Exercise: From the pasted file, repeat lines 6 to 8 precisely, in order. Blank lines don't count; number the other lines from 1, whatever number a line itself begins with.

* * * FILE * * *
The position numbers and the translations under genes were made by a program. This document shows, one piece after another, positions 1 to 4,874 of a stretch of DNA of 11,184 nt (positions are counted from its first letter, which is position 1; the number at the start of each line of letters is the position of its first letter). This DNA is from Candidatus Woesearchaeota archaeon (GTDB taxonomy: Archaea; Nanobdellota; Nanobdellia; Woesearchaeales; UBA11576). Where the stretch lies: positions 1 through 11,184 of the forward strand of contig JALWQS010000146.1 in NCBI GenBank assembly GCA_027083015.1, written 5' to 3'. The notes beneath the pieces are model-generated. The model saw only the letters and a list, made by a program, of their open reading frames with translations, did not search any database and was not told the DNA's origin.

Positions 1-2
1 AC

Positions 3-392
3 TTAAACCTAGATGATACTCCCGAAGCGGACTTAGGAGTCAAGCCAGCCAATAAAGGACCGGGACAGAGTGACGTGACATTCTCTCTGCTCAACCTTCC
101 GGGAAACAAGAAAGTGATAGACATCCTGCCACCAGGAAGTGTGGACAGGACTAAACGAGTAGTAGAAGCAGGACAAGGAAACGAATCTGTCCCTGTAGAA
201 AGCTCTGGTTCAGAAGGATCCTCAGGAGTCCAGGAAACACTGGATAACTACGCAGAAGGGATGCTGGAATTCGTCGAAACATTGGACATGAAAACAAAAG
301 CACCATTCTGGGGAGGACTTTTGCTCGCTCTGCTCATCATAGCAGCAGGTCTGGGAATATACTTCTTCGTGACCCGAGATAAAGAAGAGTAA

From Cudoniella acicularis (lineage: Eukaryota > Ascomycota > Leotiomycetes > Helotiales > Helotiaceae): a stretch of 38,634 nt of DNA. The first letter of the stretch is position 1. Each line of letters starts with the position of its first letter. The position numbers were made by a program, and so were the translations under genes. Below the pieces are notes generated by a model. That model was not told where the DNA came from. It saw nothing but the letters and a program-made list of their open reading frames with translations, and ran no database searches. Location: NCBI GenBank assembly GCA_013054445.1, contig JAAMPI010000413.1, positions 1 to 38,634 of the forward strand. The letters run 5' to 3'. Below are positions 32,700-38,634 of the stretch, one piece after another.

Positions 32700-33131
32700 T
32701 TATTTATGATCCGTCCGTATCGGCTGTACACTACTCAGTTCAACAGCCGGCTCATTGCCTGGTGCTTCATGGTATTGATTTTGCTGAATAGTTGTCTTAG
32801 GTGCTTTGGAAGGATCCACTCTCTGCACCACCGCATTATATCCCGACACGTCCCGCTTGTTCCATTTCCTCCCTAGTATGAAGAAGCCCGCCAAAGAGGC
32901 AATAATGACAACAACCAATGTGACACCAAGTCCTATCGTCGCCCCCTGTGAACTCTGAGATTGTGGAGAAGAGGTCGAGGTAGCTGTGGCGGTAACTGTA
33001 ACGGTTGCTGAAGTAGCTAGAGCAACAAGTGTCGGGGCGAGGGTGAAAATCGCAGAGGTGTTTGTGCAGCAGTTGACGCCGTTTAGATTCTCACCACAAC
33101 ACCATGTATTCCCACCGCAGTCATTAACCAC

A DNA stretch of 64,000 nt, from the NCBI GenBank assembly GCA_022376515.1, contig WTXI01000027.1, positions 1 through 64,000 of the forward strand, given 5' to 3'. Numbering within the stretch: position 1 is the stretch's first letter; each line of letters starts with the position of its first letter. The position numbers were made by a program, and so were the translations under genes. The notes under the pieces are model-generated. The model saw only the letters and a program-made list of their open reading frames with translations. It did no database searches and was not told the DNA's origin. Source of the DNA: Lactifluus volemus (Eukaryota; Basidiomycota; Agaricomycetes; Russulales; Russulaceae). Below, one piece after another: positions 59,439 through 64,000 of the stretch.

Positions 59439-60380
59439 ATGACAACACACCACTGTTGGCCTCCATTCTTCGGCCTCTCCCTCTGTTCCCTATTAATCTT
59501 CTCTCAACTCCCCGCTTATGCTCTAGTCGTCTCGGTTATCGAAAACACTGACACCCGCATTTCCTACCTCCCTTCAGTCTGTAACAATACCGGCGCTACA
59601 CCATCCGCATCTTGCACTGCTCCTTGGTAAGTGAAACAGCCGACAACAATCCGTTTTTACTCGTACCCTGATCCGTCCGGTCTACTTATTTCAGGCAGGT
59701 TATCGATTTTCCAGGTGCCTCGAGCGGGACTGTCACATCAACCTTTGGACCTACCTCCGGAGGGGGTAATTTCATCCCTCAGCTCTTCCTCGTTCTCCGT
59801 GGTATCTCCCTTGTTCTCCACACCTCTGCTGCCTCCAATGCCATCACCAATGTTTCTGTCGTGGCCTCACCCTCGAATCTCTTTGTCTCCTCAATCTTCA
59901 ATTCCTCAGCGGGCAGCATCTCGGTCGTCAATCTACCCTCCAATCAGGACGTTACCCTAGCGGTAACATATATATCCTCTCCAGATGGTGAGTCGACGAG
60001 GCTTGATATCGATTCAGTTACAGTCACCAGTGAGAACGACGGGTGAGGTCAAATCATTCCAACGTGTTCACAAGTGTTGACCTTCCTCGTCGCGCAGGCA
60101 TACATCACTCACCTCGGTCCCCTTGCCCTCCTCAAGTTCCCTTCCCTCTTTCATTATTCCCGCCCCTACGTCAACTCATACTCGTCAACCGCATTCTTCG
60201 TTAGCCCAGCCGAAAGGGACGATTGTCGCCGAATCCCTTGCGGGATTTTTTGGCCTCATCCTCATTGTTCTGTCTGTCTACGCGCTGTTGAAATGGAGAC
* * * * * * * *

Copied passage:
101 GGGAAACAAGAAAGTGATAGACATCCTGCCACCAGGAAGTGTGGACAGGACTAAACGAGTAGTAGAAGCAGGACAAGGAAACGAATCTGTCCCTGTAGAA
201 AGCTCTGGTTCAGAAGGATCCTCAGGAGTCCAGGAAACACTGGATAACTACGCAGAAGGGATGCTGGAATTCGTCGAAACATTGGACATGAAAACAAAAG
301 CACCATTCTGGGGAGGACTTTTGCTCGCTCTGCTCATCATAGCAGCAGGTCTGGGAATATACTTCTTCGTGACCCGAGATAAAGAAGAGTAA